King Tom Commonwealth War Grave Cemetery in Freetown, Sierra Leone


The cemetery entrance.

Perched on the edge of the King Tom peninsula (named for the Temne subchief who ruled the area when British settlers arrived) of Freetown is a small cemetery dedicated to the British Commonwealth soldiers and sailors who died in Sierra Leone during World War I and II. 

The cemetery contains over 200 burials, including British soldiers along with 24 other nationalities, including Australian, Canadian, New Zealand, and South African soldiers. A memorial at the gate remembers 35 war dead buried elsewhere in Sierra Leone.

Although far from the European front lines, Sierra Leone played an important part in both world wars. During WWI, the Royal West African Frontier Force led a campaign against German forces in then-Togoland, leading to their surrender. During WWII, Freetown’s strategic location as a port helped protect the sea routes to the Middle East, India, and Australasia.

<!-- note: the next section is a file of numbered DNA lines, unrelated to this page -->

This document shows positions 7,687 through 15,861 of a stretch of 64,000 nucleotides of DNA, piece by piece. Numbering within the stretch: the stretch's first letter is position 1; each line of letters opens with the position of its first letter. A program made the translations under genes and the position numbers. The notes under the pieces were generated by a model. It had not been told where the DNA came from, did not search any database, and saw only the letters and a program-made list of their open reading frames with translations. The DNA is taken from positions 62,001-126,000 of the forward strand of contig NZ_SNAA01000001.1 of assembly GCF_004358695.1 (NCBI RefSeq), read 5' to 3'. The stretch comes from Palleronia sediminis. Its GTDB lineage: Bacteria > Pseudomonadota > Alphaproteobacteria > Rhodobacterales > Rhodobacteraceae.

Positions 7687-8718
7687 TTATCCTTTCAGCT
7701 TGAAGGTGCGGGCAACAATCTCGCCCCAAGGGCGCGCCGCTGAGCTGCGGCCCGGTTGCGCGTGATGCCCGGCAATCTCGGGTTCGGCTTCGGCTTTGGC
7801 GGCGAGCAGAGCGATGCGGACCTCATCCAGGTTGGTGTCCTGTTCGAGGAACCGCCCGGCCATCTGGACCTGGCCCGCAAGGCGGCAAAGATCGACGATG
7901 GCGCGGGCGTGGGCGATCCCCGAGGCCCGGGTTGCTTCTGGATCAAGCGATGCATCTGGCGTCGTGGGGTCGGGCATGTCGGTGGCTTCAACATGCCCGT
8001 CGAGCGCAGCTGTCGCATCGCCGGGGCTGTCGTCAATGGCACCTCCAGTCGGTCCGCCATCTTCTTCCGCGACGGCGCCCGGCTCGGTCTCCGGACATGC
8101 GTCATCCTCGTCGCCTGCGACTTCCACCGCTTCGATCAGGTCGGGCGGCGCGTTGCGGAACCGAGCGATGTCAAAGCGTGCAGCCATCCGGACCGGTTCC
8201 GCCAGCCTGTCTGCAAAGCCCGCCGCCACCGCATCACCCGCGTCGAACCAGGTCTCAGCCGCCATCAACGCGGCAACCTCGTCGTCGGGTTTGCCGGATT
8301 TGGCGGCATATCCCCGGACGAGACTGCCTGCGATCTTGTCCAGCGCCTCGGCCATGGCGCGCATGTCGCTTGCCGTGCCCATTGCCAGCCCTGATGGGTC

Although the bulk of these forces, and many of the casualties, were comprised of Sierra Leoneans, this cemetery does not commemorate those deaths. They were originally commemorated on a memorial that stands outside the Sierra Leone Treasury building.

A book of remembrance housed in the Sierra Leone National Museum commemorates those dead until they may be more permanently memorialized in the future. Still, the cemetery stands as a testament to the world-spanning nature of both wars, and the sacrifices made around the globe.



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